IT infrastructure, including data management and telecommunications, is becoming the nervous system, if not the brain, of many companies. The failure, interruption or security breach of this infrastructure, can have catastrophic business implications to financial institutions. With proper legal due diligence, corporate policies and contractual terms, the risks associated with the implementation of innovative technologies and cloud computing can be minimized.

The Cost of Cybersecurity

According to recent studies, the average cost of one security incident to an organization is $7.2 million. Yet in the financial services industry, the majority of organizations are spending only $1 million-$10 million annually on information security preparedness.

It is shocking to hear that most security breaches go unnoticed for a total of 205 days, allowing attackers time to further discover and infect an organization’s computer systems and syphon out valuable data. With multi-tenanted cloud service databases or shared technology platforms, the damages could be even more severe, as a single flaw or vulnerability in one area could allow an attacker to access not just one company’s data, but every other company on that system as well. Cloud service providers are prime targets, given the vast amounts of data that they often store, as well as the ease by which a criminal can sign up for their services to get access to their systems.

In addition, with the growth of the Internet of Things (IoT), more sensors and machines are coming online and communicating data without any human intervention, leaving vulnerable access points and further compounding risk. Other cyber threat access points include apps that are downloaded to employee mobile phones, tablets or laptops used for business under an organization’s bring your own device (BYOD) policy. Also, many open source software (OSS) programs used in proprietary software development are not secure.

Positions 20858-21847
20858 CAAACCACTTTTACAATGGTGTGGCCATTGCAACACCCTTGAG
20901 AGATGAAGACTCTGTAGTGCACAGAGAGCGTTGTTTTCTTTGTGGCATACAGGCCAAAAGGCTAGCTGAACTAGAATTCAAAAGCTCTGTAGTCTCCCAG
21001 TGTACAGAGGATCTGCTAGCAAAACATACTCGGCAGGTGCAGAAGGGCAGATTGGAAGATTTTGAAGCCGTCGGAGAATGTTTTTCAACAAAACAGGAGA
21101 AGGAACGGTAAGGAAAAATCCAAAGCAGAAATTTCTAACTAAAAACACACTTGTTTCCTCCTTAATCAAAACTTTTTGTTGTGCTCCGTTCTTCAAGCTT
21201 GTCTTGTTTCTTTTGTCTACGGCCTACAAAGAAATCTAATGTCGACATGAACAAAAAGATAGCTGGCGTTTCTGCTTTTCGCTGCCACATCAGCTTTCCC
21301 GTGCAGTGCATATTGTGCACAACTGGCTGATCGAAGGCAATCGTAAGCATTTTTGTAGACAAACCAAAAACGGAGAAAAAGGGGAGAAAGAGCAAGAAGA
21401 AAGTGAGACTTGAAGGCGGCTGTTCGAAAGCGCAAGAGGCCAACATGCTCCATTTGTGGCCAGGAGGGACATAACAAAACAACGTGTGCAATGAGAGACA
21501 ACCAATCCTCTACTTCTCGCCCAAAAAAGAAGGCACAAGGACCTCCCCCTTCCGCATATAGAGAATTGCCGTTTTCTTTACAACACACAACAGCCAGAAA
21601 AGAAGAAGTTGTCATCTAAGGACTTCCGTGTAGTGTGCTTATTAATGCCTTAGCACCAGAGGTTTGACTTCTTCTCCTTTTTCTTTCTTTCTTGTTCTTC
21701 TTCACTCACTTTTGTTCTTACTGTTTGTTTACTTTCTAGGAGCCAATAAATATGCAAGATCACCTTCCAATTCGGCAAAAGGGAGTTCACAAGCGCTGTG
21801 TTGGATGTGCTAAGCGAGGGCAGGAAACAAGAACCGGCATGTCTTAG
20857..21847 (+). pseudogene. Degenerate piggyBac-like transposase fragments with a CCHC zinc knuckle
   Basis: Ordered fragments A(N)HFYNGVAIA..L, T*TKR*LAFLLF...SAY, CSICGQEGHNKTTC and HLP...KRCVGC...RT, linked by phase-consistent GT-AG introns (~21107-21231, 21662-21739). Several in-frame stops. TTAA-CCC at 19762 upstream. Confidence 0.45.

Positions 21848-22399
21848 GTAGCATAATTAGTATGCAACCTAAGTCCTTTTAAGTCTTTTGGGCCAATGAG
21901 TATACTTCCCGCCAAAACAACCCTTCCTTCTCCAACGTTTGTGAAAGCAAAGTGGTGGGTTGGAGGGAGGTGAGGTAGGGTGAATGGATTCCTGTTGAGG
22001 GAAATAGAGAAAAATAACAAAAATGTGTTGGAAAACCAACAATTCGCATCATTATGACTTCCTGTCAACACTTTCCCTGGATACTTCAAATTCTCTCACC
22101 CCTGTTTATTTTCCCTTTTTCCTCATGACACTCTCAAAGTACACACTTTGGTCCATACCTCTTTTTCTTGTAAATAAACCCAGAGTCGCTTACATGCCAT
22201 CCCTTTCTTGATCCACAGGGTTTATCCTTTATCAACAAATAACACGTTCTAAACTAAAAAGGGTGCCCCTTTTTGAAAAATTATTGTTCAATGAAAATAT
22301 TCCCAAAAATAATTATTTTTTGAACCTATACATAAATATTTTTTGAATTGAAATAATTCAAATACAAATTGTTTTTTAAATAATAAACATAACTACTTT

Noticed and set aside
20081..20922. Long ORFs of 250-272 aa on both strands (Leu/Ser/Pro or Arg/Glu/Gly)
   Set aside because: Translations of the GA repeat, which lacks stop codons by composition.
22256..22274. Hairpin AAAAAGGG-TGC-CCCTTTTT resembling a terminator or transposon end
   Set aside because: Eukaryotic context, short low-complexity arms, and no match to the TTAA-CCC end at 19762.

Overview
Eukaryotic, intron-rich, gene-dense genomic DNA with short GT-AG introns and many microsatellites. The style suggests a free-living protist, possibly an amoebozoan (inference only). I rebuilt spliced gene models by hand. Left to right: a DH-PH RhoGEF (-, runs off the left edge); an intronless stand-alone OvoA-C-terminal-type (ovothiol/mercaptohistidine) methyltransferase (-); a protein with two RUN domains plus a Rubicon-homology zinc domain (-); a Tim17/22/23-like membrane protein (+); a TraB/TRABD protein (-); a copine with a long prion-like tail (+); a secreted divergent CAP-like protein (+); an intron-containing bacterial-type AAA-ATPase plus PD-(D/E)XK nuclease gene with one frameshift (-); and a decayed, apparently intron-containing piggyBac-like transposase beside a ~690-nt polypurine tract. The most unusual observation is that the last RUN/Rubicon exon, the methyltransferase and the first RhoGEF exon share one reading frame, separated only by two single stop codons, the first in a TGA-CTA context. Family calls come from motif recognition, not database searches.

Legal Best Practices for Cybersecurity

So what should a financial institution be doing from a legal perspective to address cybersecurity threats and ensure it is following best practices?

First, it needs to have up-to-date internal policies that cover current information security threats, data management, software development, OSS use, employee monitoring, employee privacy, BYOD, business continuity and disaster/data recovery.

Second, it needs to implement proper breach identification, assessment, blocking and notification procedures.

Third, a comprehensive review of all its legal contracts should be done, to ensure that they contain robust cybersecurity protection clauses and that there are no other terms in the contracts which could excuse an outsourced service provider or software and technology vendor from liability for their cybersecurity responsibilities.

Proper legal due diligence includes not just a document review, but also a risk assessment of the service provider and applicable legal jurisdictions, as well as compliance review of OSFI guidelines, Canadian privacy and banking laws, data storage requirements and third party relationship management.

New Contract Terms for Cybersecurity

Historical commercial contracts are no longer sufficient, as they fail to properly address cybersecurity. Key provisions of vendor and supplier contracts that need to be revised include definitions of “data”, “confidential information” and “material breach”, as well as terms dealing with confidentiality and permitted disclosure, service levels (SLAs), business continuity, testing, force majeure, audit, reporting, limitations on liability, disclaimers, warranties and indemnities, among others.

New provisions that must be added to commercial contracts include the definition of “information security incidents”, as well as terms dealing with security breach prevention and safeguards, security training, monitoring, identification, notification and handling of incidents, standards of encryption, data and storage media handling, testing and certification of deliverables and services for cybersecurity, security breach covenants including triggers and escalation processes, investigation and remediation assistance, impact statements and cost allocation for crisis management and public relations, among others.